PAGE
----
The battle over granting legal rights to fertilized eggs in Oklahoma is already headed to the courts. This week the Center for Reproductive Rights (CRR), along with the American Civil Liberties Union filed suit to stop Personhood Oklahoma’s proposed ballot amendment that would define “personhood” from the point of conception from ever making it on the ballot.
The groups are suing on behalf of doctors who provide reproductive health care and individual women would be be affected by the amendment. CRR and the ACLU argue the measure is unconstitutional and dangerous to the lives of women.
Opponents of the personhood measure argue the bill would not only outlaw abortions outright, but would also criminalize most forms of birth control, emergency contraception and infertility treatments.
A personhood measure also passed the Oklahoma House of Representatives this week. So even if the ballot initiative is successfully blocked the personhood debate will remain very much alive. And litigated. “By their own admission, the proponents of this initiative aim to strip women and families of their established right to decide whether and when to become pregnant and carry a pregnancy to term,” said Ryan Kiesel, executive director of the ACLU of Oklahoma.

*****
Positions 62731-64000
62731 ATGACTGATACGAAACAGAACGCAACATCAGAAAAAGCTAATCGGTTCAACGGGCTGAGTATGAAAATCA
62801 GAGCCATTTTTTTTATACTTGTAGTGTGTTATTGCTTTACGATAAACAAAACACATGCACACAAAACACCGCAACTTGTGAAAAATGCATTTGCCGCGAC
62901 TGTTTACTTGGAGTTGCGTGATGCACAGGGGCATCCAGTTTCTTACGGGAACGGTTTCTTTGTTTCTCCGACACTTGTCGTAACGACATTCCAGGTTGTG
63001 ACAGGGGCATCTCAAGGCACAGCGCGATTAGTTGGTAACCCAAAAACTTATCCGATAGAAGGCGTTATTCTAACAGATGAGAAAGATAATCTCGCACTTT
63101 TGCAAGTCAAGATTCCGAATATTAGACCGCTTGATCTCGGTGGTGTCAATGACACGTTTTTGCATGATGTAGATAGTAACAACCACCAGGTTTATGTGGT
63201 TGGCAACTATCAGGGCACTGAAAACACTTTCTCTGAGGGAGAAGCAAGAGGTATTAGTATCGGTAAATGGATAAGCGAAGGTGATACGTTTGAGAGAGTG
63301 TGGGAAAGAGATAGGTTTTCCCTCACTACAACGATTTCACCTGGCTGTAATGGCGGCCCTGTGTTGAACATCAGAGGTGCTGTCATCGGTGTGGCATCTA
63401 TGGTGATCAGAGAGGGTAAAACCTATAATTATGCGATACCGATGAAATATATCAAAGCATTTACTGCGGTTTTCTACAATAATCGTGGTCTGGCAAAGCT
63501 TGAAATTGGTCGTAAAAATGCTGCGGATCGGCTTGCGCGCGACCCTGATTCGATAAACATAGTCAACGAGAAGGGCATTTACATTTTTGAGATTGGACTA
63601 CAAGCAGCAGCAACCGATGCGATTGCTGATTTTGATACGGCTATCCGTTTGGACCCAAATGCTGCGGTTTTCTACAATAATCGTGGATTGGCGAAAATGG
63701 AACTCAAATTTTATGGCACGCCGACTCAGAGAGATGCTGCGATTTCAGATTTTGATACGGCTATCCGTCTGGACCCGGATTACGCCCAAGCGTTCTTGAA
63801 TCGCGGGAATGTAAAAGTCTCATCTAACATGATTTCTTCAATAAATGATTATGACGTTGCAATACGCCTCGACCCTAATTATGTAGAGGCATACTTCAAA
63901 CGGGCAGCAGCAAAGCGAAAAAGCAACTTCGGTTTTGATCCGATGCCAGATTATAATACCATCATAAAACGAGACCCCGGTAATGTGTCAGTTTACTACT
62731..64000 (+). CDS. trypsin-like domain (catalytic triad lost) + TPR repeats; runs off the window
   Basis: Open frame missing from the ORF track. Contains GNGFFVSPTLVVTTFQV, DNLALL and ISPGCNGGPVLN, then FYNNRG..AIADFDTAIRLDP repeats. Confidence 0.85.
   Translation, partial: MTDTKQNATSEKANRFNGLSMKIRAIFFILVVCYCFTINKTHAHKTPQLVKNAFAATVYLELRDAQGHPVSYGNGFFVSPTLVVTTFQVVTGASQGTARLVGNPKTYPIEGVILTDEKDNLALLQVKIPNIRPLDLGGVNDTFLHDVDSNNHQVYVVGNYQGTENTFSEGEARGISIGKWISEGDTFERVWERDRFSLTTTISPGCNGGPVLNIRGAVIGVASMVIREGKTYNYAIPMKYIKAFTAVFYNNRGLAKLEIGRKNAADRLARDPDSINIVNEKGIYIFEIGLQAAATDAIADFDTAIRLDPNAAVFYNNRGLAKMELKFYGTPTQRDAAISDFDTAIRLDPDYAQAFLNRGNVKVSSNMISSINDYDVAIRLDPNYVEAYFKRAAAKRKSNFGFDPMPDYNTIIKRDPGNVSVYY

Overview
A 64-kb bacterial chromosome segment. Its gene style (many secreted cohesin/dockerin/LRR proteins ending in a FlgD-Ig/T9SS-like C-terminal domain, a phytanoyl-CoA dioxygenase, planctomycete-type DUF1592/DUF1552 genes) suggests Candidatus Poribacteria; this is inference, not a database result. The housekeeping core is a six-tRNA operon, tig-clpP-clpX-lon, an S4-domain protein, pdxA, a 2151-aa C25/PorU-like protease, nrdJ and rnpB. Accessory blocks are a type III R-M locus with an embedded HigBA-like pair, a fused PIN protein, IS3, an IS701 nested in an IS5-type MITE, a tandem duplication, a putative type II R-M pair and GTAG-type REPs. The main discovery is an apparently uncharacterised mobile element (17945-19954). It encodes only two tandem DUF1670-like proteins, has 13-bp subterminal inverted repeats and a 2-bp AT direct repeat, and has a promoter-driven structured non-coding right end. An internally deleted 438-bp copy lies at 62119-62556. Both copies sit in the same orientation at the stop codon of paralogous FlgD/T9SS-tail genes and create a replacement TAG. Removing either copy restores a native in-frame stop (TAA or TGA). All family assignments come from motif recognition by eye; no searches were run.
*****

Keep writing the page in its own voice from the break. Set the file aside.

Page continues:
This is a lot of litigation for the state of Oklahoma. CRR recently won a contentious battle against the state’s mandatory ultrasound law as a district court judge ruled it unconstitutional. The state gave every indication they would appeal the decision.
I wonder just how much the war on women is costing Oklahoma taxpayers, exactly?
Photo from joewcampbell via flickr.
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